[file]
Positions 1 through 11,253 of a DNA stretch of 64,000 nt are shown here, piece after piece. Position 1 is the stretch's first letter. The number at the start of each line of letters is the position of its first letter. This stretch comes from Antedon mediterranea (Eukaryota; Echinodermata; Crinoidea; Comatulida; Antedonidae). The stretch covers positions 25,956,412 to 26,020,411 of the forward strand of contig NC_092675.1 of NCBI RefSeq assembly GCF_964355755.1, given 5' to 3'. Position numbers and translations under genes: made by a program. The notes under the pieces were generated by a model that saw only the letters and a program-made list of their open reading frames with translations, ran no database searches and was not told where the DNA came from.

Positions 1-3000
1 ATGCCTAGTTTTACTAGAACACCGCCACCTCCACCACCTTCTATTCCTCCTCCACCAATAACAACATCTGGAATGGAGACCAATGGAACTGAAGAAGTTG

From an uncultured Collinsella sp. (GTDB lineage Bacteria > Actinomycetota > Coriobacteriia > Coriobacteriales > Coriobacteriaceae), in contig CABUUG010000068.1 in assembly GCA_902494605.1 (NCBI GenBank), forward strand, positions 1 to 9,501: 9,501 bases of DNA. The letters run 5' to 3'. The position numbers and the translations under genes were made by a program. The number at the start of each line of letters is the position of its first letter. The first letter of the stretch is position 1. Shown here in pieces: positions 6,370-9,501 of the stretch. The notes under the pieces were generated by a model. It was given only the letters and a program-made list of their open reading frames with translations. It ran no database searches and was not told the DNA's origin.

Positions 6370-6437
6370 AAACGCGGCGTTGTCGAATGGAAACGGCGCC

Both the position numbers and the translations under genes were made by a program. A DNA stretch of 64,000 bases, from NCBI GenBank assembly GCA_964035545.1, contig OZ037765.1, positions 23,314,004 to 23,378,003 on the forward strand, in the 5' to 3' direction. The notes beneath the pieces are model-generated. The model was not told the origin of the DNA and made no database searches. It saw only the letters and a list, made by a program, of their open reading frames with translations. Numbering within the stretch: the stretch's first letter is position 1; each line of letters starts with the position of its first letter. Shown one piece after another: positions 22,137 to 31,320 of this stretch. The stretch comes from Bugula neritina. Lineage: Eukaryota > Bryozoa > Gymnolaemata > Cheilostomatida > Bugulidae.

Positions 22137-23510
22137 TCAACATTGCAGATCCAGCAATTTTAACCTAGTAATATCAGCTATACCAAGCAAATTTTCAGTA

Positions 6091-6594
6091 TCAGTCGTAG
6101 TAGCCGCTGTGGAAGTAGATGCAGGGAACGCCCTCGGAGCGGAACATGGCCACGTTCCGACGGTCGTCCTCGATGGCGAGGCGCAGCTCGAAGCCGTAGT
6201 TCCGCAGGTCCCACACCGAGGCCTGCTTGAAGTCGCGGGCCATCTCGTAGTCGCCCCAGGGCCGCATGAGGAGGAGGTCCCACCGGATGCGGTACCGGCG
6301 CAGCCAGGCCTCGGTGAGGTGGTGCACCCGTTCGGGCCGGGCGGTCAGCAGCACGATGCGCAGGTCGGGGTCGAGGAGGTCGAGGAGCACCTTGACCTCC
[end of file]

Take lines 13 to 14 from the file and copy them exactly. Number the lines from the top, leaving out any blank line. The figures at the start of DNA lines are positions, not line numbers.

6201 TCCGCAGGTCCCACACCGAGGCCTGCTTGAAGTCGCGGGCCATCTCGTAGTCGCCCCAGGGCCGCATGAGGAGGAGGTCCCACCGGATGCGGTACCGGCG
6301 CAGCCAGGCCTCGGTGAGGTGGTGCACCCGTTCGGGCCGGGCGGTCAGCAGCACGATGCGCAGGTCGGGGTCGAGGAGGTCGAGGAGCACCTTGACCTCC